Thursday, 24 May 2018: Britons dash to become German before Brexit, Highest support for EU in 35 years, Bulgaria runs into setback in bid for euro membership


Britons dash to become German before Brexit: Driven by the prospect of Britain’s withdrawal from the EU next year, the number of British passport holders who became German citizens jumped by 162 percent last year, Germany’s Federal Statistics Office said on Wednesday. Nearly 7,500 Britons acquired German citizenship last year. This follows a 361 percent rise in 2016, bringing the total for the two years to around 10,400. This is more than double the number of Britons who became Germans in the 15 years from 2000. With no Brexit deal yet in sight, despite a leaving date of March 2019, many Britons are worried they will lose the right to live and work in Europe’s biggest economy, which is enjoying an unusually long period of growth and record low unemployment. Britons usually need to have lived in Germany for eight years to qualify. Applications take more than six months to process and Britons can take up dual citizenship while Britain is still an EU member. Meanwhile, a minister has admitted that Britain will be legally bound to pay its £39bn Brexit divorce bill before the details of a future EU trade deal are agreed., (Brexit bill)

Highest support for EU in 35 years: Two thirds of Europeans believe their country has benefited from being a member of the EU, the highest percentage since 1983 and an increase of three percentage points since the autumn. In addition, 60 percent of Europeans consider EU membership a good thing, according to the latest Eurobarometer published on Wednesday. But people also like emerging populist and eurosceptical parties. The poll says Europeans think they can bring about change and new solutions. EU Parliament President Antonio Tajani said the next European elections would undoubtedly be a battle, not just between the traditional parties of the Right, Left and Centre but between those who believe in the benefits of continued cooperation and integration at EU level and those who would undo what has been achieved over the last 70 years.,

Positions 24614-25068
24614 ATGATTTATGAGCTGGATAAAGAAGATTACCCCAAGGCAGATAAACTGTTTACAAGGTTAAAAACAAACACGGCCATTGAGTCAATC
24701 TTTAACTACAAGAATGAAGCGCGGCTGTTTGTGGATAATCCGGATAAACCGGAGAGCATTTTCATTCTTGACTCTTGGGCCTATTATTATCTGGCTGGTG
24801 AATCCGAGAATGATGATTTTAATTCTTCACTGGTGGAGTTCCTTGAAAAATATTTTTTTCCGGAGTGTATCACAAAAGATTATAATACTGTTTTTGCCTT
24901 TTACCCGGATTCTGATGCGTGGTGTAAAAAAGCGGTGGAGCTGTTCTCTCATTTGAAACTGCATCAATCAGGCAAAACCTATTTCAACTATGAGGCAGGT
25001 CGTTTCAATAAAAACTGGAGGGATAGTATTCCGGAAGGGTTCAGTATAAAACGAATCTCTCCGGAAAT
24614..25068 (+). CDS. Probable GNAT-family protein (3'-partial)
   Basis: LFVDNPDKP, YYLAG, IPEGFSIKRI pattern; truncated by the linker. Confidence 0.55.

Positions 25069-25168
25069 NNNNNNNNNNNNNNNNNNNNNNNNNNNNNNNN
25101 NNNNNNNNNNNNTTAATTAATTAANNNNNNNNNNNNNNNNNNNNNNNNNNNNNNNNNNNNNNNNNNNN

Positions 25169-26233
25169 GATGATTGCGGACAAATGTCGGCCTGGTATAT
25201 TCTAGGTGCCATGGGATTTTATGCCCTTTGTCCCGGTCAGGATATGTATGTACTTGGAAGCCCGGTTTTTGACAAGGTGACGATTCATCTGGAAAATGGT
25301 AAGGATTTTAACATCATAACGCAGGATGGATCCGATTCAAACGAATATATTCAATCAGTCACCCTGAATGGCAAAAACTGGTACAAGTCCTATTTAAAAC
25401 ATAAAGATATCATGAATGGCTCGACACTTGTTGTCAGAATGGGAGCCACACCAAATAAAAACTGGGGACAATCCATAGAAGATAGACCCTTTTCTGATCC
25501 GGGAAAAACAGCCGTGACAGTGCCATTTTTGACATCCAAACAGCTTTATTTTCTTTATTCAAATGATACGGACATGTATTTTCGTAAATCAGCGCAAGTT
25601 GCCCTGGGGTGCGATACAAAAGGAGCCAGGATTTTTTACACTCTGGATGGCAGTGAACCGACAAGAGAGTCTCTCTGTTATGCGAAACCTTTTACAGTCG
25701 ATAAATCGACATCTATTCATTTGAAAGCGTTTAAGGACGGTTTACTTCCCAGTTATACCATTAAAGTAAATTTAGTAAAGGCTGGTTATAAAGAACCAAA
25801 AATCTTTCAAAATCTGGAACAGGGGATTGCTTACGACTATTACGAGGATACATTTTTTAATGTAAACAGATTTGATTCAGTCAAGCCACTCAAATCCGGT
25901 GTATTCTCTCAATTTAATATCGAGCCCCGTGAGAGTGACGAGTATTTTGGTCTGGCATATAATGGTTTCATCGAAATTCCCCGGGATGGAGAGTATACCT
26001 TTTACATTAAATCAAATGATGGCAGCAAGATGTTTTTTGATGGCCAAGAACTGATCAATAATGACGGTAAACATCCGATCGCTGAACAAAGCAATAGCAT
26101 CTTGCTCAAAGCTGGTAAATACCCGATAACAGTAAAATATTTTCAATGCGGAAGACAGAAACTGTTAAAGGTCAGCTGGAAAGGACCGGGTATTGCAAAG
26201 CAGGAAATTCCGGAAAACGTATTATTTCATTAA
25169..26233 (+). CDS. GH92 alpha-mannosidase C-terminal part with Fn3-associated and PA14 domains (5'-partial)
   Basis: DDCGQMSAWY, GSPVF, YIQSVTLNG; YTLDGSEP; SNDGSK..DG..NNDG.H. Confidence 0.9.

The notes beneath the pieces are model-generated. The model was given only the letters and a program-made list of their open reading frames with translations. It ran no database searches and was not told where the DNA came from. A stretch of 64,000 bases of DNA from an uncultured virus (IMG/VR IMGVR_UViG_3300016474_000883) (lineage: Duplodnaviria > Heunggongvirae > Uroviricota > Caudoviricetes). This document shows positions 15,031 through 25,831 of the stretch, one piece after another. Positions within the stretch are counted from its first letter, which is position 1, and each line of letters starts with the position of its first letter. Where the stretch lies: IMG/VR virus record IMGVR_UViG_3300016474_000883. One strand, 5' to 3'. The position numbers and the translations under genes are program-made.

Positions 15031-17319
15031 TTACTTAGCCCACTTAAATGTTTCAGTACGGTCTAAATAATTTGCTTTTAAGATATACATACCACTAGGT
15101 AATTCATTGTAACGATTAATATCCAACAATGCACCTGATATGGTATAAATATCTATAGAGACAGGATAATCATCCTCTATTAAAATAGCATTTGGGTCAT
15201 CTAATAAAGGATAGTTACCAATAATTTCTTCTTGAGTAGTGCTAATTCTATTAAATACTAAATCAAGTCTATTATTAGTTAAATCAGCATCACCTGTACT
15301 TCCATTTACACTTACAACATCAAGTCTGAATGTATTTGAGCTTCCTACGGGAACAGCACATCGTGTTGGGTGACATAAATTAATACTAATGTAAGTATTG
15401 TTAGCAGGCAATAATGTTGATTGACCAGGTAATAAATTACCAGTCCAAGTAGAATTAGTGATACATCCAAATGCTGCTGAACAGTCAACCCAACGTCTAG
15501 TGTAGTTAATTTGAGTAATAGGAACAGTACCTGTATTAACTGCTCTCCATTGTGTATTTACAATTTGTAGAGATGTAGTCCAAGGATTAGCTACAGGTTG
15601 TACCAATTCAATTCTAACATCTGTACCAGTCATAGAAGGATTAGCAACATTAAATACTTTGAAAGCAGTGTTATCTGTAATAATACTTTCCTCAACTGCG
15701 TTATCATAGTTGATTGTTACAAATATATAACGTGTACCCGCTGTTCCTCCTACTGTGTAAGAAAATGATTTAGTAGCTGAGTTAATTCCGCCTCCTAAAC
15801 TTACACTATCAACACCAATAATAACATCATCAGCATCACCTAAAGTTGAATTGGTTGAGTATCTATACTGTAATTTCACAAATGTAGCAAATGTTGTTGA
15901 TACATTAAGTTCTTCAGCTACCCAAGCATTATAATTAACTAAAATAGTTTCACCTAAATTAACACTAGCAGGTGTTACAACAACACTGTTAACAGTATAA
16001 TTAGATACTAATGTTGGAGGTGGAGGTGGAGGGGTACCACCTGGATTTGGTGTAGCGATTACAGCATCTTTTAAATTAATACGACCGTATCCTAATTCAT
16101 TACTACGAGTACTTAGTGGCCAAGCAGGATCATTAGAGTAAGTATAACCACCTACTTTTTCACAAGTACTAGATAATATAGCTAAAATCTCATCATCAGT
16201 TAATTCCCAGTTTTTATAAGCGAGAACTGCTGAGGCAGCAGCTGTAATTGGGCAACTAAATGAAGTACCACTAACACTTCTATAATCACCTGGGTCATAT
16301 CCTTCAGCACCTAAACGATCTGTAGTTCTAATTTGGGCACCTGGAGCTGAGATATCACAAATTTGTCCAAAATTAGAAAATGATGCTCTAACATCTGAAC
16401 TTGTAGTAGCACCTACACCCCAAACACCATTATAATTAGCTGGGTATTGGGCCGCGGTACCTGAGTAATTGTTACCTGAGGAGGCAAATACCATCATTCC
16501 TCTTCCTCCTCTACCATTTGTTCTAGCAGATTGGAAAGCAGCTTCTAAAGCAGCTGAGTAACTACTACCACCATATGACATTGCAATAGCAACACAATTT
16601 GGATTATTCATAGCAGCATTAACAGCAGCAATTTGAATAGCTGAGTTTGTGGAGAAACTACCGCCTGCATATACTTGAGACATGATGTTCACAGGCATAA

Bulgaria runs into setback in bid for euro membership: Bulgaria has hit a setback to its hopes of soon becoming a member of the shared euro currency after the European Central Bank said the EU’s poorest country needs wide-ranging reforms to get its economy in shape. That assessment came in the ECB’s report card Wednesday on progress toward membership among seven EU member countries that have not yet joined the 19-country euro. According to the ECB, none of the countries seeking to adopt the euro meet all accession criteria. All seven nations, mostly in central Europe, have made some progress over the past two years and meet most of the economic criteria. But all fail some of the institutional requirements, such as central bank independence or the prohibition on central banks funding the budget. Bulgaria’s desire to join makes a positive statement for EU officials against a background of rising anti-EU political forces in Hungary, Poland and most recently in member country Italy.,

France no longer in EU’s crosshairs over spending: Issuing its annual recommendations for economic development to member states, the EU Commission on Wednesday said in was in favour of removing France from Brussels‘ public spending penalty box after more than a decade of discontent with Paris‘ deficit policy. The Commission formally proposed to take France out of its so-called excessive deficit procedure that was first opened back in 2009 after the start of the eurozone debt crisis. The EU executive forecasts that France will log a deficit of 2.6 percent of gross domestic product (GDP) in 2017 to be followed by 2.3 percent this year, both below the bloc’s 3-percent limit. France was one of the last two eurozone nations, along with Spain, that was still under the threat of having to pay fines or having to accept sanctions for overspending.

Refugees: Turkey is to receive more money from EU budget
Israeli minister: EU can go to „a thousand hells“
2019 EU Budget: Commission proposes a budget focused on continuity and delivery
Venezuela: G7 and EU reject Venezuela’s election


The format of the meeting was a farce. Zuckerberg did not answer many of the direct questions put to him, and the few answers that we heard were disappointing.
Udo Bullmann, the leader of the Socialists & Democrats group, was frustrated and called for another meeting after Facebook CEO Mark Zuckerberg avoided questions in the EU Parliament on everything from data protection to fake news and election security.